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Recovering Traditional Art in Huanchaco

The Mate Burilado, a dried pumpkin decorated with a multitude of human figures and a profusion of geometrical patterns, is the most popular craft, which was developed by the Indigenous Peoples on the coast and the Andes. This cucurbitaceous (Lagenaria vulgaris) or squash (Bottle Gourd) is grown mainly in low and hot areas of the Peruvian coast. During the colonial period, the production was reduced by the presence of similar imported items.

The public education and government agencies in the region have no programs to stimulate and perpetuate the identity of the Chimú people. This practically is condemning their legacy of art, and their culture may disappear forever. By establishing a Center of the Mochica-Chimú Art of Huanchaco this project aims to preserve the crafts, music and dances, including strengthening skills of young indigenous peoples in the manufacture of the ancient metal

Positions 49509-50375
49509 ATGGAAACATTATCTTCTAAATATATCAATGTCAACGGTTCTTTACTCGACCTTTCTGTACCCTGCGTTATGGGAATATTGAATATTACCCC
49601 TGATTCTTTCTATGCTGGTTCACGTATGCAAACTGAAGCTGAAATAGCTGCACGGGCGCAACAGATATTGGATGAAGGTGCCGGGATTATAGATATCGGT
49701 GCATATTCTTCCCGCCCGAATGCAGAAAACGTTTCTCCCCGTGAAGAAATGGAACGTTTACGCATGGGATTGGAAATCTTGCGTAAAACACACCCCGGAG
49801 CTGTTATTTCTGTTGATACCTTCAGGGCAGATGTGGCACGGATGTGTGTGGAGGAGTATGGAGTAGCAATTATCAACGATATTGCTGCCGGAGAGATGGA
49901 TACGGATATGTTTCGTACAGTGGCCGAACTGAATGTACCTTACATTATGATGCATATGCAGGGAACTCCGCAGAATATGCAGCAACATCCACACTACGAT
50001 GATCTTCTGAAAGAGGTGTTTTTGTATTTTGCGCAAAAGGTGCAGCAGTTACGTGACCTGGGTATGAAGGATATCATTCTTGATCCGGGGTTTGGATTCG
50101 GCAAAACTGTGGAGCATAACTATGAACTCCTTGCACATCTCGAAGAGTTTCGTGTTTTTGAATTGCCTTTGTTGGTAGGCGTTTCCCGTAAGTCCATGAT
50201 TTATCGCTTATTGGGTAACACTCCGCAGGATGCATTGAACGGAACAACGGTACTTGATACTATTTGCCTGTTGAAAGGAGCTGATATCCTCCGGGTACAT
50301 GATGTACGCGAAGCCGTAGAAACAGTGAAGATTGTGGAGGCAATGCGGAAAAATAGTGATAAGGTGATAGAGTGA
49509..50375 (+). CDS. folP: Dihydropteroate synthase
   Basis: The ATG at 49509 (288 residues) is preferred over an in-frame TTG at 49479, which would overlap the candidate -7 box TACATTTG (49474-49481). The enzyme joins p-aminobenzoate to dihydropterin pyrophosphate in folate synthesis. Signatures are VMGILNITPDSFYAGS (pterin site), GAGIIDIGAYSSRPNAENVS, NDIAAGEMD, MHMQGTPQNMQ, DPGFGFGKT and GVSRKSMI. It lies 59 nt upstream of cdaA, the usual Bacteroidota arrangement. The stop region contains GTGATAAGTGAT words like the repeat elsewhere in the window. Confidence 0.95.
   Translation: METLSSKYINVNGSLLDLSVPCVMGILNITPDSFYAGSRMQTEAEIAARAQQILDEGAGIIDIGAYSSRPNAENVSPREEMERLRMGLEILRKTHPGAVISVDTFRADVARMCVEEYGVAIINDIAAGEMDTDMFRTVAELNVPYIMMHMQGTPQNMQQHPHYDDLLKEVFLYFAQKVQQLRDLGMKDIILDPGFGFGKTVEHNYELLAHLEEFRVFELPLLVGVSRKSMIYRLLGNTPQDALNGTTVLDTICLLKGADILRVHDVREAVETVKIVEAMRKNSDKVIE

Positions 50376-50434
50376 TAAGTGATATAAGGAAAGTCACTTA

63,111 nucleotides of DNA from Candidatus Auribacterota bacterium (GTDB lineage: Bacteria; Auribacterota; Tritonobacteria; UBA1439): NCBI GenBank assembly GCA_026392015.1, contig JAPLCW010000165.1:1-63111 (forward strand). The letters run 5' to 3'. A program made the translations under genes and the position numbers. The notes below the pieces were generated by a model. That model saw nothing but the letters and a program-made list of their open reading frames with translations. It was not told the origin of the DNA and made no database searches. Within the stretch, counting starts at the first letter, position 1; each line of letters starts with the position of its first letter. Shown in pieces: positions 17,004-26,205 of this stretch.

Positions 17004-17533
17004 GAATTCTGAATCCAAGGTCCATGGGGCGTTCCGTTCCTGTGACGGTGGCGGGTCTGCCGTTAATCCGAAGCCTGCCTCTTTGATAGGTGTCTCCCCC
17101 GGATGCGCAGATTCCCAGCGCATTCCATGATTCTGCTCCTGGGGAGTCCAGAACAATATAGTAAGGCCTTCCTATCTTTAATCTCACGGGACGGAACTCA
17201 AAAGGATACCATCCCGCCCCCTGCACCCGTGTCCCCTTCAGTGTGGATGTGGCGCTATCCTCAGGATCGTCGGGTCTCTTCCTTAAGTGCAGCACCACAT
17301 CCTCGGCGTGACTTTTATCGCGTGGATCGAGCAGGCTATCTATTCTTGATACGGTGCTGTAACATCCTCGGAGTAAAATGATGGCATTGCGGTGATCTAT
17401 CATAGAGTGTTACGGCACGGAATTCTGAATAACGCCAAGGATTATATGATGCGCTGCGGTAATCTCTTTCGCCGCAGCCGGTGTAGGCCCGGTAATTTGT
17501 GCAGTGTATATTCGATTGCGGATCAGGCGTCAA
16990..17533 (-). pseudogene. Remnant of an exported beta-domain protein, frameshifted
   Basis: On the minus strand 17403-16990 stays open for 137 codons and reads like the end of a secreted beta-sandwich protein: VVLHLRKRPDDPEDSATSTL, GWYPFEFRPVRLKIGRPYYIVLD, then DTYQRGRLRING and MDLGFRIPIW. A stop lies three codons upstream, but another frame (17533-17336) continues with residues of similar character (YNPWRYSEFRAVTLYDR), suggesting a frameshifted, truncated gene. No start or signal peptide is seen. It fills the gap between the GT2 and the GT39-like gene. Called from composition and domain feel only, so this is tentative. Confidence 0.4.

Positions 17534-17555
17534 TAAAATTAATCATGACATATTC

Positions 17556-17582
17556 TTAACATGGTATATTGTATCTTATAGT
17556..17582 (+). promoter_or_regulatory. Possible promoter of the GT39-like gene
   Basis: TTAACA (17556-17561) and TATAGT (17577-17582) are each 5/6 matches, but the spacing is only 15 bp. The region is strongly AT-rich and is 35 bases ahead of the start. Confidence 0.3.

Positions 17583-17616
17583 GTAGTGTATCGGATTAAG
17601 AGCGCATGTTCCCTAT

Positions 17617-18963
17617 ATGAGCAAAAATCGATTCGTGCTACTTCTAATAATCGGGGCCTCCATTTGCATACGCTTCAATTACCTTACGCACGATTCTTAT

objects, ceramics, wood, cotton cloth, wool and manufacturing of cattail or reed ponds. These skills will enhance the presentation of traditional festivals, encourage self-esteem of beneficiaries.